Q: I have been injured in an accident, what do I do?


A: the first step after any accident is to take care of your medical needs. You may have just suffered serious physical injury and should seek medical attention as soon as possible. After an accident, adrenaline is high and there is a lot of confusion, do not let your physical well-being be lost in that confusion. Next, you should contact a personal injury attorney in order to learn what your rights are and how to go about recovering compensation. Most personal injury attorneys will give a consultation for no cost to you.

Q: The other driver’s insurance company has called me to ask questions, do I have to speak with them?


A: You are not obligated to speak to the other driver’s insurance company. Remember that they are the ones who will likely have to pay out the claim if their driver is determined at fault. Many will tell you that they will not be able to move forward without a recorded statement of the accident. This is company policy, not the law. While this statement does not have legal force, they may use it against you to create doubt as to liability or deny your claim. While this may slow the progress of your claim, the risk in speaking to them without knowing all your rights is far greater. Before speaking to any insurance representative, you should consult with an experienced personal injury attorney.

Q: How much compensation can I expect from my accident?


A: Each accident and injury are different. No one can guarantee that you will recover or how much you may recover for your injuries. Recovery is going to be primarily dependent on the severity of injury, medical bills arising from the injuries, and pain and suffering from the accident. Now these amounts may be negotiated between you (or your lawyer) and the insurance company or in a court of law through a jury verdict.  But there are some basic things you can know that may affect the value of your case. Alabama’s minimum policy requirement is $25,000 per person/$50,000 per accident. This means that the only insurance a driver is required to have is $25,000 per person injured or $50,000 overall to cover multiple injured parties in one accident. These amounts functions as limits on the money which you can recover from these policies.

Q: What do I do if my car or other property has been damaged?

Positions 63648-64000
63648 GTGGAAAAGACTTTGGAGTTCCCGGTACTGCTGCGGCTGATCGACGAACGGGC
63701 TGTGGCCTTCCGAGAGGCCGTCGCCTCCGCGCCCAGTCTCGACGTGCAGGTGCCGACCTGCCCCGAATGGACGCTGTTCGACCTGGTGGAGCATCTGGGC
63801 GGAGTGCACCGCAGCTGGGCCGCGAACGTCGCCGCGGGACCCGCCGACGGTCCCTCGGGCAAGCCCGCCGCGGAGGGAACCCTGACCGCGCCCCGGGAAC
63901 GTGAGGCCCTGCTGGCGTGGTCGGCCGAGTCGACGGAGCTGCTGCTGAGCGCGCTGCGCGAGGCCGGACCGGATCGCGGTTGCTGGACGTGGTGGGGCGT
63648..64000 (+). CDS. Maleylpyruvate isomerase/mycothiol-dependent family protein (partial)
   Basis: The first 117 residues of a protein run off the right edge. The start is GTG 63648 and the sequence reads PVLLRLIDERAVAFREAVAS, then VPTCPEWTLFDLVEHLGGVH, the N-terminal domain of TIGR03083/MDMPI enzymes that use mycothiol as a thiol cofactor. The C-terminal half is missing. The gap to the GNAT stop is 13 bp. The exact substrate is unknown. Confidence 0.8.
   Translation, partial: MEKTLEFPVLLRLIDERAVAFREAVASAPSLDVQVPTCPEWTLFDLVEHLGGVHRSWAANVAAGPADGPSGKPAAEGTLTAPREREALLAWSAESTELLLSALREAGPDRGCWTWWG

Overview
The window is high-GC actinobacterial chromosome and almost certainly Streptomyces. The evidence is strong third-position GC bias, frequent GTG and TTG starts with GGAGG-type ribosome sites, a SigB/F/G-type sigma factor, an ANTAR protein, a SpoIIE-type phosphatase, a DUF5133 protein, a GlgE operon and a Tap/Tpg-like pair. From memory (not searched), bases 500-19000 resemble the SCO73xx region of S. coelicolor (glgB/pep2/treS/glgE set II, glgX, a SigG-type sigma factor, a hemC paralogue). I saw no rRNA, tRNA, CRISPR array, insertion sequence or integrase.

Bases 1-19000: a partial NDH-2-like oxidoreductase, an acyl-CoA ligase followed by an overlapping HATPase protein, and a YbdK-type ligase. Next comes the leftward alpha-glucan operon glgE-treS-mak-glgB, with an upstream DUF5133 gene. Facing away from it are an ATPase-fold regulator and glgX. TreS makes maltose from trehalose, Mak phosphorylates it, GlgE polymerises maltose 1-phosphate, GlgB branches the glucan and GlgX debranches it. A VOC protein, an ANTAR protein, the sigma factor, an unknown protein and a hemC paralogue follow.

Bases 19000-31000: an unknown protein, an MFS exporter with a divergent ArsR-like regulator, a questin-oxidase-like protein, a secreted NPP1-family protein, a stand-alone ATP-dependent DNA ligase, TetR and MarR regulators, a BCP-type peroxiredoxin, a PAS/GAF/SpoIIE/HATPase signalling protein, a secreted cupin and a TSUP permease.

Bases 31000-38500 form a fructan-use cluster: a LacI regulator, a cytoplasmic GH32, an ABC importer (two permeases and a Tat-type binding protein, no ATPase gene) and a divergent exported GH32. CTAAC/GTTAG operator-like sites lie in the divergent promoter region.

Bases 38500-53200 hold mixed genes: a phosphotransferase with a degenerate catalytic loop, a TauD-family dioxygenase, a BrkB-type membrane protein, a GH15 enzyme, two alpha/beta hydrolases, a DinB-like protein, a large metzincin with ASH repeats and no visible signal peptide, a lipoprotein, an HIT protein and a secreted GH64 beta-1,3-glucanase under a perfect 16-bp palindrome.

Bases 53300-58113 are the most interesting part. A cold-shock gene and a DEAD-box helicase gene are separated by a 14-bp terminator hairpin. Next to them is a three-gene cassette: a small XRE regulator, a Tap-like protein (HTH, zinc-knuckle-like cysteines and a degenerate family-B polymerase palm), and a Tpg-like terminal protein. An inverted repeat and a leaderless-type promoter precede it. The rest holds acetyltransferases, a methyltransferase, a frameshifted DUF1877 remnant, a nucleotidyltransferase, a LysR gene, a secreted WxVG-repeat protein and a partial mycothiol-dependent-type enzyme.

A: In most accidents the vehicle has been damaged to some extent. After the accident if the car is drivable, you are free to take it home or to the hospital with you. Normally opposing insurance will contact you to send out an adjuster to review the damage and make an estimate. If the car is not drivable it will likely be towed to a tow yard. Here it will be reviewed to be fixed or it may be declared a total loss. A car will be declared a total loss by the insurance company usually if it costs more than a certain percentage of the fair market value of the vehicle to fix it. If it is declared a total loss the insurance company will pay you their determination of the fair market value of your vehicle.


A: You may keep the car if you wish. This will affect how much is paid by them for the damage though. You can keep the car but they will subtract a salvage cost(the money they would have gotten for selling the car to salvage) from the total loss payment to you for the damage of it.

Q:Do I have to file a lawsuit and when do I have to file it by?


A: In many cases of personal injury a lawsuit may not even have to be filed, though you should still consult a legal professional as to your rights. When it comes to auto accidents, the state of Alabama requires all vehicles to carry a liability insurance policy. This policy is there to compensate those injured by the driver of said vehicle should an accident occur. Yet many insurance companies will dispute liability or may even outright deny your claim. In that case a lawsuit may be the only way forward. The statute of limitations on personal injury claims in Alabama is two years from the date of the accident or injury. If you have an unresolved claim and do not file suit before that two year mark you will lose your right to pursue the other party for compensation

Q: The person who hit me does not have insurance, what can I do?


A: If you are hit by a driver without liability insurance there are several options. One, you could pursue the individual driver personally for your compensation. Though it is often expensive and fruitless, the thought being that someone who is not paying for car insurance likely has very little funds. The other way to go is to cover yourself with UM and UIM

Q: What are UM and UIM coverage?


A: UM and UIM are coverages that you can get on your own insurance to protect you should you get hit by someone with no insurance or a minimum policy. UM stands for Uninsured Motorist coverage. This coverage will cover you should you be hit by a driver without insurance. If a liability policy would have paid out in the accident, the UM should pay out in its place. UIM stands for Under Insured Motorist coverage. This coverage applies should the policy of the other driver not be sufficient to adequately compensate you. These are both coverages that you should ask your insurance company about in order to ensure that you are fully covered


A: Not necessarily. “Full coverage” insurance is not a legal term but a sales term used by insurance companies. Since Alabama only requires a minimum liability policy many companies market this as full coverage insurance. While it is all the coverage you are legally required to have, it gives many the impression of coverage for anything that could arise. In order to know what your policy does and does not cover be sure to look at your insurance card or Declarations page in order to be fully informed on all coverages you may have to be sure.